ATLANTA -- The moment in Pittsburgh Sunday was about football, and a man who'd led his team to the pinnacle of his sport. Thousands of delirious Steelers fans saw their quarterback, Ben Roethlisberger, as a gifted athlete headed to the most-watched game in American sport, the Super Bowl.
But Jennifer Bivins sees something else: "I see a rapist."
Bivins is president of the Georgia Network to End Sexual Assault. Late last winter, Ben Roethlisberger was an alleged rapist, accused by a 20-year-old college student from Metro Atlanta. A GBI investigation produced numerous eyewitnesses to an ugly evening spent by Roethlisberger in Milledgeville, culminating in a rape allegation taken seriously by police.
In order to make the charge against Roethlisberger stick, the student would have had to testify against the athlete in court. Roethlisberger had hired high-priced Atlanta lawyers to fight the allegation. His accuser chose to drop the case instead.
"He basically took advantage of someone else, and he's not going to face a criminal action because of it," said Bivins, who says she has read the voluminous GBI case file.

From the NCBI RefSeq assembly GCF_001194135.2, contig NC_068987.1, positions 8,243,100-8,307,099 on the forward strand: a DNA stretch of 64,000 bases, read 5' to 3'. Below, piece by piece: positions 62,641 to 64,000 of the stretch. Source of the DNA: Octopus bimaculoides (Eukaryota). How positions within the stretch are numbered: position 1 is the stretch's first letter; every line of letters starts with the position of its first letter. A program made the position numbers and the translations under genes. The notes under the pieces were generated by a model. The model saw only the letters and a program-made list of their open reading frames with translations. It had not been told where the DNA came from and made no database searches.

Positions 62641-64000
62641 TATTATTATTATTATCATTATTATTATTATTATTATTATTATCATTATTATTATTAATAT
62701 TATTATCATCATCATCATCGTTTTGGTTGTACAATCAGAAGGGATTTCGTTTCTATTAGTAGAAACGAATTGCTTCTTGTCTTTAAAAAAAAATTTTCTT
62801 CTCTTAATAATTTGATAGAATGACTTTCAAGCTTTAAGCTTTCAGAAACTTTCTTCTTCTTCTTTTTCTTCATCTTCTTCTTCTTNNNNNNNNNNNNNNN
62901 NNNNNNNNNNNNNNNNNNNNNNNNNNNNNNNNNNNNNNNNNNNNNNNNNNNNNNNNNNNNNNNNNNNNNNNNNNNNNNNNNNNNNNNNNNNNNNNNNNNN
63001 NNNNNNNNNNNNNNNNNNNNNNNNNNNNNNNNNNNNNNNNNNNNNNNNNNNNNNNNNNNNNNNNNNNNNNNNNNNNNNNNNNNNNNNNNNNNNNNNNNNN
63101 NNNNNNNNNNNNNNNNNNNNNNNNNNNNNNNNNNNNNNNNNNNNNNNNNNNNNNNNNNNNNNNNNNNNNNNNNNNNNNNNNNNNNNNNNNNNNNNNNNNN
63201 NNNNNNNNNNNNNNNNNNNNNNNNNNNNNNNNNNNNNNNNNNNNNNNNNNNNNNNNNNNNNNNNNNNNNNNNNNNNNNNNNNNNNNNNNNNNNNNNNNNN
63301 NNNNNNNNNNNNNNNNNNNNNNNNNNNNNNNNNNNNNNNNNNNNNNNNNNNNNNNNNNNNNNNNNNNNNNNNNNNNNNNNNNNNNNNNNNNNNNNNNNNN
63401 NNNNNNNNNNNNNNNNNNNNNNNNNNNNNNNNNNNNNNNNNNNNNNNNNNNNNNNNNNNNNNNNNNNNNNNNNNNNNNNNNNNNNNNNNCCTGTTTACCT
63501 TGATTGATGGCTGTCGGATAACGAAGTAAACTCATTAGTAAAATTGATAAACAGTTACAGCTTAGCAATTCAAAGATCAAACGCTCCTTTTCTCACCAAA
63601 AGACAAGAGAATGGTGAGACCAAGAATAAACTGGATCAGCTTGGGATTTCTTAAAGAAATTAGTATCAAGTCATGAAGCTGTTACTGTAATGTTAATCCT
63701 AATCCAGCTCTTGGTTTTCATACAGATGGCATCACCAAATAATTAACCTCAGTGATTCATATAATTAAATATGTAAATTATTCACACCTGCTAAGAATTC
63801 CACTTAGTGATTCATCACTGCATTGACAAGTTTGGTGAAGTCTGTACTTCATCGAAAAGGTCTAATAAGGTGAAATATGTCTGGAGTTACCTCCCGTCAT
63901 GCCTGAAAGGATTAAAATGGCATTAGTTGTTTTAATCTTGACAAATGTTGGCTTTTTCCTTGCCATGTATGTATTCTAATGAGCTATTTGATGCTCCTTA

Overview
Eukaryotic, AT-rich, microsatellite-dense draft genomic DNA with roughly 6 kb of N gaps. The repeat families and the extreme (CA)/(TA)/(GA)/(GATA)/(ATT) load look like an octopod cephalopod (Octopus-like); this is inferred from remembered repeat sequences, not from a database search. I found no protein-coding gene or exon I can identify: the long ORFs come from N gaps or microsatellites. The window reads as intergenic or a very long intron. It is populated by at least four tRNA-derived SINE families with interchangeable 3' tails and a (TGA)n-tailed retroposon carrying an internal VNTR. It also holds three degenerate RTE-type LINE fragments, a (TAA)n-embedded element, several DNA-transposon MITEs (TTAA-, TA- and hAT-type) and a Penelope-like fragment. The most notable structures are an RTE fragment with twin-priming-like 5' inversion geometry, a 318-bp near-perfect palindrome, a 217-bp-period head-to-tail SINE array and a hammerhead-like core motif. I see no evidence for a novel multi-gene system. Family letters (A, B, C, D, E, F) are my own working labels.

Ben Roethlisberger is guilty of nothing in the eyes of the law, but Jennifer Bivins says the star quarterback shouldn't stay off the hook so easily. She sees Michael Vick, another gifted athlete who victimized animals and did hard jail time. She sees Roethlisberger as a man accused of a crime no less serious, but whose young accuser simply lost her nerve.
"His consequence was to miss a few games," said Bivins. And when he takes the field at the Super Bowl in Dallas, "people will think that he's a god."
Ben Roethlisberger will take a proud Pittsburgh Steelers franchise to the Super Bowl for a third time. But in Milledgeville, he may never shake an ugly night last March.